PhilMech to address post-harvest losses for sweet potato
Louise Maureen Simeon (The Philippine Star) - December 9, 2019 - 12:00am

MANILA, Philippines — The Philippine Center for Postharvest Development and Mechanization (PhilMech) is studying interventions to enable cultivators of sweet potato to have higher productivity and better earnings.

A recent PhilMech study showed, post-harvest losses of sweet potato or kamote ranged from 31.21 percent to almost 33 percent, caused largely by the inefficiency of existing manual and labor-intensive harvesting methods.

“With this concern, the harvesting operation of sweet potato can be mechanized using an efficient mechanical root crop harvester that can eventually reduce labor requirement and losses on uncollected roots,” it said.

Sweet potato is the seventh most important food crop in the world, and is usually planted in tropical and sub-tropical countries in areas with less productive soil.

In many areas in the Philippines, sweet potato is the third most important food crop after rice and corn.

“I would consider this study on the possible post-harvest interventions needed for sweet potato as pivotal, as lessened post-harvest losses for the crop will help improve the quality and quantity of kamote available for the market,” PhilMech executive director Baldwin Jallorina said.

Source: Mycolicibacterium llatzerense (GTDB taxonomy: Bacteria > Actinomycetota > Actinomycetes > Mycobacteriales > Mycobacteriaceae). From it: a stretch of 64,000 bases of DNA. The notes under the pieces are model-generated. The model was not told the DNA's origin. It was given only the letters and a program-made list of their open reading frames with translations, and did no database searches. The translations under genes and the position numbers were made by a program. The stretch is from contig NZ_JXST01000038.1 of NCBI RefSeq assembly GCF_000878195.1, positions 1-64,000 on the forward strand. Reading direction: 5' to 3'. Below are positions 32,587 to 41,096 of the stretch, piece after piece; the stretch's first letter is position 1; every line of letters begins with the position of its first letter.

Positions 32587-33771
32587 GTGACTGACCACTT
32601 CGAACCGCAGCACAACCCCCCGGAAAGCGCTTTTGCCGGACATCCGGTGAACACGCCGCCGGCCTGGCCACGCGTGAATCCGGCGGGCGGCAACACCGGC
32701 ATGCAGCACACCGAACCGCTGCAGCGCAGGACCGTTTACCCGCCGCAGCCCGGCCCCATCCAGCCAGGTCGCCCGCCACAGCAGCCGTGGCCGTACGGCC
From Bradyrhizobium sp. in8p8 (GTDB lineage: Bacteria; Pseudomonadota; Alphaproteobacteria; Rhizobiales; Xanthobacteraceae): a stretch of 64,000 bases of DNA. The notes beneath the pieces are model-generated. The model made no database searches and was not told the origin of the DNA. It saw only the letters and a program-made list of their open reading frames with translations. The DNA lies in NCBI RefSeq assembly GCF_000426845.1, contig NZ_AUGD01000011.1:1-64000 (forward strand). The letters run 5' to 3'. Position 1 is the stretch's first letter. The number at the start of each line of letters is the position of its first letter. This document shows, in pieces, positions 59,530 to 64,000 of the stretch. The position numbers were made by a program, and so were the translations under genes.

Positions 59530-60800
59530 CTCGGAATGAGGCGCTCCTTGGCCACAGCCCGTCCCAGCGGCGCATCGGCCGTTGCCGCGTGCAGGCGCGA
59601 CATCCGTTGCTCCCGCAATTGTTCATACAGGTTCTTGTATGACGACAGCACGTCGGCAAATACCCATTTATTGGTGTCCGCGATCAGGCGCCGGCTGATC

Sweet potato is mostly harvested manually, requiring 30 to 50 laborers per hectare per day. Harvesting usually requires two days.

However, the manual harvesting system currently practiced in most farms results in a significant amount of the harvests getting damaged resulting in lower prices in the market.

The rest of the post-harvest losses were from the shipping and transport of sweet potato from the farm to the market.

To reduce post-harvest losses, PhilMech recommended the development of farm equipment for harvesting the crop. A tractor-drawn was initially developed in Leyte, which PhilMech has proposed to evaluate as to its status of commercialization.

PHILMECH SWEET POTATO
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